Glycolysis is essential for sperm energy production and motility. Several enzymes in this central metabolic pathway have isoforms that are only found in developing spermatogenic cells and mature sperm. These novel isoforms, particularly glyceraldehyde 3-phosphate dehydrogenase-S (GAPDHS), are promising contraceptive targets because they are specific to male germ cells, essential for sperm motility and male fertility, and are well suited to pharmacological inhibition. Furthermore, our preliminary studies provide evidence that GAPDHS can be differentially inhibited with small, drug-like compounds. The objectives of this proposal are to identify and validate lead compounds that selectively inhibit GAPDHS and to determine if these compounds specifically block sperm glycolysis, ATP production and motility. Our goal is to facilitate the development of a post-testicular, non-hormonal contraceptive with little potential for systemic effects that directly blocks sperm function.
Specific Aim 1 - Use high throughput screening (HTS) and virtual screening approaches to identify hit compounds that selectively inhibit human GAPDHS.
Specific Aim 2 - Determine if compounds that inhibit recombinant GAPDHS (Specific Aim 1) also inhibit GAPDHS activity, ATP production and motility in mouse and human sperm.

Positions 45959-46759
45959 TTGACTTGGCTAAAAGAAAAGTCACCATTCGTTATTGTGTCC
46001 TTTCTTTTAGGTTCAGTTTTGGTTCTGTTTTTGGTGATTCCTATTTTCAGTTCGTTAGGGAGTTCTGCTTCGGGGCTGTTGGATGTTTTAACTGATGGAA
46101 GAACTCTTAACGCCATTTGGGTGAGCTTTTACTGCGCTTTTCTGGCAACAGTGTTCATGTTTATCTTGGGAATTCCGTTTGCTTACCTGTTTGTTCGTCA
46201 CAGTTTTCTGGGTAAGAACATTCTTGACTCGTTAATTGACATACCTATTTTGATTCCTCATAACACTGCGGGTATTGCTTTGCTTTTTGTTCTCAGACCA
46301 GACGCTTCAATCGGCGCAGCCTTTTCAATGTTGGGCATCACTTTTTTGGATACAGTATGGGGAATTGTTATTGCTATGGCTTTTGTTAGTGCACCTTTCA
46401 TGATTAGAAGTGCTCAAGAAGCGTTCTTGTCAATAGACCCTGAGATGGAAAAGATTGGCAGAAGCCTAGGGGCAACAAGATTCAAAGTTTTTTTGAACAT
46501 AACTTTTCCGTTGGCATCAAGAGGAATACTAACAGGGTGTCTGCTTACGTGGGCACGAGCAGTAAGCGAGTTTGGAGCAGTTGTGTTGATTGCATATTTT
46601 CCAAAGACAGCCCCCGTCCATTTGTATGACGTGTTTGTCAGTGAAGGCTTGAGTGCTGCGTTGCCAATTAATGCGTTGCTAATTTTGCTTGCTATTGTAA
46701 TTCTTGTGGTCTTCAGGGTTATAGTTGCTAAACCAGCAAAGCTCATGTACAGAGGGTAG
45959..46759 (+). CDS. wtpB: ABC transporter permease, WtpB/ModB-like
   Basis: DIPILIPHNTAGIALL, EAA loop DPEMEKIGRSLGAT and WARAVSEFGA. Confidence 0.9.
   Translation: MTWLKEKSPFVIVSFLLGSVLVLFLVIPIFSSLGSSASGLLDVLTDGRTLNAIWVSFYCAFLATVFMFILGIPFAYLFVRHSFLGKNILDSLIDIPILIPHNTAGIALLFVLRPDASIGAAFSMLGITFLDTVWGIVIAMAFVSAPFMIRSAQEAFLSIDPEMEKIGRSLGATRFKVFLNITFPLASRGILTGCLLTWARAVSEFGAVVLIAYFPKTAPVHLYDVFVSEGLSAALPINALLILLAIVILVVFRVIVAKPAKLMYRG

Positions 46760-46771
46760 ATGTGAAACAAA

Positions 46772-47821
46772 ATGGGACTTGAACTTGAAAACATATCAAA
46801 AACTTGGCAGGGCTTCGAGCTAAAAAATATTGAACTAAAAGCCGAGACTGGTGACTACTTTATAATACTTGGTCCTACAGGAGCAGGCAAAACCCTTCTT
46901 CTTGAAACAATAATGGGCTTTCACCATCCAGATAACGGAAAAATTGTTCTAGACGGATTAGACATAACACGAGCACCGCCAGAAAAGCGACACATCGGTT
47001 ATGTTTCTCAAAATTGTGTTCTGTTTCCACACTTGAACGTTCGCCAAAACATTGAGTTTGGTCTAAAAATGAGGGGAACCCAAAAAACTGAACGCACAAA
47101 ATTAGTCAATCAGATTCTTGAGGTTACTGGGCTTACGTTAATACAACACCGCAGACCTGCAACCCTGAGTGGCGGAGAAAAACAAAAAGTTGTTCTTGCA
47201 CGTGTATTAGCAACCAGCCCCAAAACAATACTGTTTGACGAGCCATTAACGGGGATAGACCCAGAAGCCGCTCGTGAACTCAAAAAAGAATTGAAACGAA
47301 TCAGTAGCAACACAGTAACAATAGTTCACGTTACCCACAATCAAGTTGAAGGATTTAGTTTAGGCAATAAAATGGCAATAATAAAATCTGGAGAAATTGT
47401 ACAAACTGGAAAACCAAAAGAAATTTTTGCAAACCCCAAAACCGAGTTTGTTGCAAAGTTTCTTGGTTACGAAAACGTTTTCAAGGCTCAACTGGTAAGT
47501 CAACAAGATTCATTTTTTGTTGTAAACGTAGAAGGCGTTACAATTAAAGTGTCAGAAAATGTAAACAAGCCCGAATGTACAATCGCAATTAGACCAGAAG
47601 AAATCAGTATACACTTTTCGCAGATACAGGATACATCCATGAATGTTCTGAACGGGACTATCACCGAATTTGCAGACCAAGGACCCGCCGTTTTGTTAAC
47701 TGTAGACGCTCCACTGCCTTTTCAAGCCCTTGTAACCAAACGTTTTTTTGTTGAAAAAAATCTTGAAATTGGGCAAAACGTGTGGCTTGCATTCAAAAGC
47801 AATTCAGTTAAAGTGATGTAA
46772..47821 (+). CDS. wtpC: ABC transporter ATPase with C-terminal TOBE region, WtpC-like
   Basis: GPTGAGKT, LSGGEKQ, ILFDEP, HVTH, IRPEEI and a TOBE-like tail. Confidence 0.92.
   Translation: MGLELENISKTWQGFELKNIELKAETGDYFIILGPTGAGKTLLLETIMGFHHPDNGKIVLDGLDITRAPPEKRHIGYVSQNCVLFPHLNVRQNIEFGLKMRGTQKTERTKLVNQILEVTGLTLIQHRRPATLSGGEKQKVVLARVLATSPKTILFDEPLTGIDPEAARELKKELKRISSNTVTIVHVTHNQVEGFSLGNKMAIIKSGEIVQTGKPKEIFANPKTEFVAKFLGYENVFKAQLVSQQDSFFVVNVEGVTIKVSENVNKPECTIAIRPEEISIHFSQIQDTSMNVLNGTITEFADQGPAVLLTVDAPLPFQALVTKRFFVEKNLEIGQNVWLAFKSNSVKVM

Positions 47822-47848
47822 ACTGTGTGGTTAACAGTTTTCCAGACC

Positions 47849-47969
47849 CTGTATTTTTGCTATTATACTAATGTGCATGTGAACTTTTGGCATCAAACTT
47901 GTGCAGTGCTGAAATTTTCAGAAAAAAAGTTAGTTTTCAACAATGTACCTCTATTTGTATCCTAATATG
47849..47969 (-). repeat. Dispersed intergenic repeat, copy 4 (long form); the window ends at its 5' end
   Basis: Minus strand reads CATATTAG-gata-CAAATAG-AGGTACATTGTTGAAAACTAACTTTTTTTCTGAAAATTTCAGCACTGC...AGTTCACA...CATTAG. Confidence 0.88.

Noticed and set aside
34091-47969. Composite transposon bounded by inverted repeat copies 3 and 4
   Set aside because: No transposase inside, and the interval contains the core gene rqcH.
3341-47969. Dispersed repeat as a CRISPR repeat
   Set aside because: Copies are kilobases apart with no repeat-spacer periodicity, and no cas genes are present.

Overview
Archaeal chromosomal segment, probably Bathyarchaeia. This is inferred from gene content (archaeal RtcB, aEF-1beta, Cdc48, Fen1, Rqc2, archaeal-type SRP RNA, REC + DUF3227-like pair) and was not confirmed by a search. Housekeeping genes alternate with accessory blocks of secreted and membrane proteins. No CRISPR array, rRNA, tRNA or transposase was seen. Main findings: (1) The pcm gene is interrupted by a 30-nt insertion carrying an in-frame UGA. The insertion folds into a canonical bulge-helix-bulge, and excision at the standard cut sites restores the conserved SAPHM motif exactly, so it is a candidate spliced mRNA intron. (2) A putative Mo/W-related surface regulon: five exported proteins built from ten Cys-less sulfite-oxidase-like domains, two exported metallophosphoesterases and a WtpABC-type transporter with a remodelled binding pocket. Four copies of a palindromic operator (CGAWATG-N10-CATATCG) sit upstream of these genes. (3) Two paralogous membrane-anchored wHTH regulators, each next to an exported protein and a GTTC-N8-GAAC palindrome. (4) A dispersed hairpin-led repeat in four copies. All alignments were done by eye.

Specific Aim 3 - Analyze structure-activity relationships (SAR) of validated hit compounds to identify and develop contraceptive leads that are potent and selective inhibitors of GAPDHS. Targeting sperm-specific glycolytic enzymes represents a novel approach to male contraception. Experiments addressing the aims of this proposal will be performed by a unique team of investigators with documented expertise in the analysis of sperm function and inhibitor design using drug discovery tools such as HTS, medicinal chemistry and cheminformatics. This combination of capabilities promises to yield valuable new information with a high probability of leading to the development of a novel male-specific contraceptive.
The goal of this proposal is to develop a safe and effective male contraceptive that directly blocks sperm function. The availability of better contraceptive options for men would facilitate global public health and family planning efforts.
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